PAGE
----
Lewis has been at the forefront. He coaches shot, discus, hammer, weight throw and javlin but has a standard approach to each of his athletes regardless of the event.


“I tell my athletes constantly don’t make the moment too big because at the end of the day it’s about competing and having fun,” he said. “If your mindset is to have fun while you’re competing you’re going to compete well and it’s going to trickle down to everybody.


“And you have to have a strong work ethic. If you have a goal that you set out to achieve it’s my job to get you to achieve that goal. But if you don’t work hard it’s hard for you to say that you’re going to achieve anything.”


Positivity also plays a key role.


“I’m a strong personality when it comes to positive energy,” Lewis said. “I’m a fan of Jon Gordon – my favorite book is The Energy Bus. I want to have a positive team and I believe that if an athlete has a positive mindset, then that positive mindset not only it affects them but it affects the person next to them.”


Successful coaching also requires backing off when necessary.


“I’ve had good coaches that have taught me this stuff,” he said. “It was more learning to step back as a person because I’m not the one that’s competing. Just allow the athletes to go and compete with freedom. They’re prepared for it because you prepared them during the week.”


Cole Parker (SR/Corning, Calif.) won the shot put Saturday with Keegan Lott (FR/Horton, Kan.) second and Dylan Worrell (SO/White City, Kan.) third – Parker, who has qualified for NAIA national, named the Men’s Co-Field Athlete of the Year. Also, Simeon Faagai (JR/Ponca City, Okla.) placed second in the weight throw and qualified for nationals while Cody Flax (JR/Culver, Kan.) was third, Parker fourth.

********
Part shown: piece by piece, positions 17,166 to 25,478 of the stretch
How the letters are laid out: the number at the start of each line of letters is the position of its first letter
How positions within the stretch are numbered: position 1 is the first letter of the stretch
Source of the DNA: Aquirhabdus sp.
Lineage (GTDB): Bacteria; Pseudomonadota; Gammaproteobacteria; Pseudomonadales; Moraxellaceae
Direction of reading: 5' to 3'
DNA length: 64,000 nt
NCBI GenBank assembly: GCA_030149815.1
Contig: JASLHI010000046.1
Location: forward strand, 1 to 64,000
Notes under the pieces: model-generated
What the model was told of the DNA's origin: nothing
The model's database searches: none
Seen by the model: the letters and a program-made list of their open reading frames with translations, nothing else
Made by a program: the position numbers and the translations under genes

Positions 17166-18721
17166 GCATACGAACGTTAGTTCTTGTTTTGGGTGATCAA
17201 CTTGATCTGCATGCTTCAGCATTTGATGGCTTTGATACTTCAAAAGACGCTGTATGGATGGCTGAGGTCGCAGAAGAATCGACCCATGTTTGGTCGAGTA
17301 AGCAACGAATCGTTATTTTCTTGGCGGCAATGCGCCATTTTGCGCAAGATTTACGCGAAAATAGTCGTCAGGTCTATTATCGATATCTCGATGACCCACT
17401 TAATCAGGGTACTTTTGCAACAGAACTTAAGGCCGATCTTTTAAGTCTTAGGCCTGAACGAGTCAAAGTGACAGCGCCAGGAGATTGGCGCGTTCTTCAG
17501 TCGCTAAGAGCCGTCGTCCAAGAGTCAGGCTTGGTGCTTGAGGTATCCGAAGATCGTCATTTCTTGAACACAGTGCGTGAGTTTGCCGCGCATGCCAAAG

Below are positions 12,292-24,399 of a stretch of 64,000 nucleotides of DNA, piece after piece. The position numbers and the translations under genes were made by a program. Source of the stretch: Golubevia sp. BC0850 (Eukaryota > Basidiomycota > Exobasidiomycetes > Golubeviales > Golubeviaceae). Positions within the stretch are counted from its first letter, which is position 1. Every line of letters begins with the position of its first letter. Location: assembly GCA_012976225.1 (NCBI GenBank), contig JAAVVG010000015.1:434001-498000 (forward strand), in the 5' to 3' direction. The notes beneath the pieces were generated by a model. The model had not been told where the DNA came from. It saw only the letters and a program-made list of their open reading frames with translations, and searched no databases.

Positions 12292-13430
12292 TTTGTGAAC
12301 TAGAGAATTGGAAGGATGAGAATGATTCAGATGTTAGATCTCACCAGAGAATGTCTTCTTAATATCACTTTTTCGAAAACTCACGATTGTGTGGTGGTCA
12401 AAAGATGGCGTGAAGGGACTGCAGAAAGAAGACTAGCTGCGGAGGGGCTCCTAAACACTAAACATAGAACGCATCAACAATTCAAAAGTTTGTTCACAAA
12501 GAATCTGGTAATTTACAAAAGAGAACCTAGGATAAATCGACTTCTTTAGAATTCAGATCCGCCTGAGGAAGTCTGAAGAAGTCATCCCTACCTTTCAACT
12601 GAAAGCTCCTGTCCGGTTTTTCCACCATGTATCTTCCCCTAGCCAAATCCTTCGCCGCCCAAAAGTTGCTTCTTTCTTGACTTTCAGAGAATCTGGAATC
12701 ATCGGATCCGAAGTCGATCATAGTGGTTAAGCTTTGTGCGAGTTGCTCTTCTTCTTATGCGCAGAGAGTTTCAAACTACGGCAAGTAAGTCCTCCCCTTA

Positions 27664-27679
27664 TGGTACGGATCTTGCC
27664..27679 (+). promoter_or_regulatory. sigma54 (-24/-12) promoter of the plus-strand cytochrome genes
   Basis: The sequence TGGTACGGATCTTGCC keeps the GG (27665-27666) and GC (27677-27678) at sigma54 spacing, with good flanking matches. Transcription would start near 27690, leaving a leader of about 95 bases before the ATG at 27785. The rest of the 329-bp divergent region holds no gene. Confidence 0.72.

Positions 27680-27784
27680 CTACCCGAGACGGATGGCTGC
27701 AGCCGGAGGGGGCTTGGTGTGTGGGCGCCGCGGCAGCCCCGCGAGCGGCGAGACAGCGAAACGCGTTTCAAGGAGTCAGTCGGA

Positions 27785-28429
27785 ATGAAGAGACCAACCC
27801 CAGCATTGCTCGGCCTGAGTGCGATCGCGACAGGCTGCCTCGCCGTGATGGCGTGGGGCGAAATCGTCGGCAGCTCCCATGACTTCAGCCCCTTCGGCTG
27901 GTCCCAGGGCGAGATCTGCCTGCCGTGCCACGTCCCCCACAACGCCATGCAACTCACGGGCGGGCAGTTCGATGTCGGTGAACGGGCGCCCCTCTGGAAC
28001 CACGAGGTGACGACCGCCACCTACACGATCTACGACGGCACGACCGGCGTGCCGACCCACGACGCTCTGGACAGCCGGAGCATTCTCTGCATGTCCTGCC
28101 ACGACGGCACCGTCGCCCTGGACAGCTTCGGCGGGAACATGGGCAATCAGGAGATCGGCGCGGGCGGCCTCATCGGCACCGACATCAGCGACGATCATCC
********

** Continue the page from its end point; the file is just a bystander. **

“Every time a Kansas Wesleyan thrower was in the (shot put) ring the whole arena heard it and knew it,” Hiser said. “They took that moment and just blew it out of water with their performances but then they poured that back into their teammates.


“After we won the 4×1 relay the first people there to congratulate them was our throws squad ready to pick them up and carry them off the track like they won the Super Bowl. That’s a testament to what coach Lewis has done to get that culture right.”


Lewis said recruiting posed the biggest challenge when he began his coaching career at KWU.


“That first year was interesting to say the least,” he said. “It was kind of hard for me to not take it personally. You’re saying everything nice; you’re doing everything nice and still the door slams shut.


“The second year I think I understood a little bit more that it’s about fitting the right personalities to what I want as a throws coach. To represent the program the way that I want my throwers to represent the program.”


Lewis’ primary passion and focus is track and field but he never lost his love for soccer. Chelsea of the English Premier League is his favorite team and has been for as long as he can remember. He seldom misses a match online or television.


“It’s real football,” he said with a smile.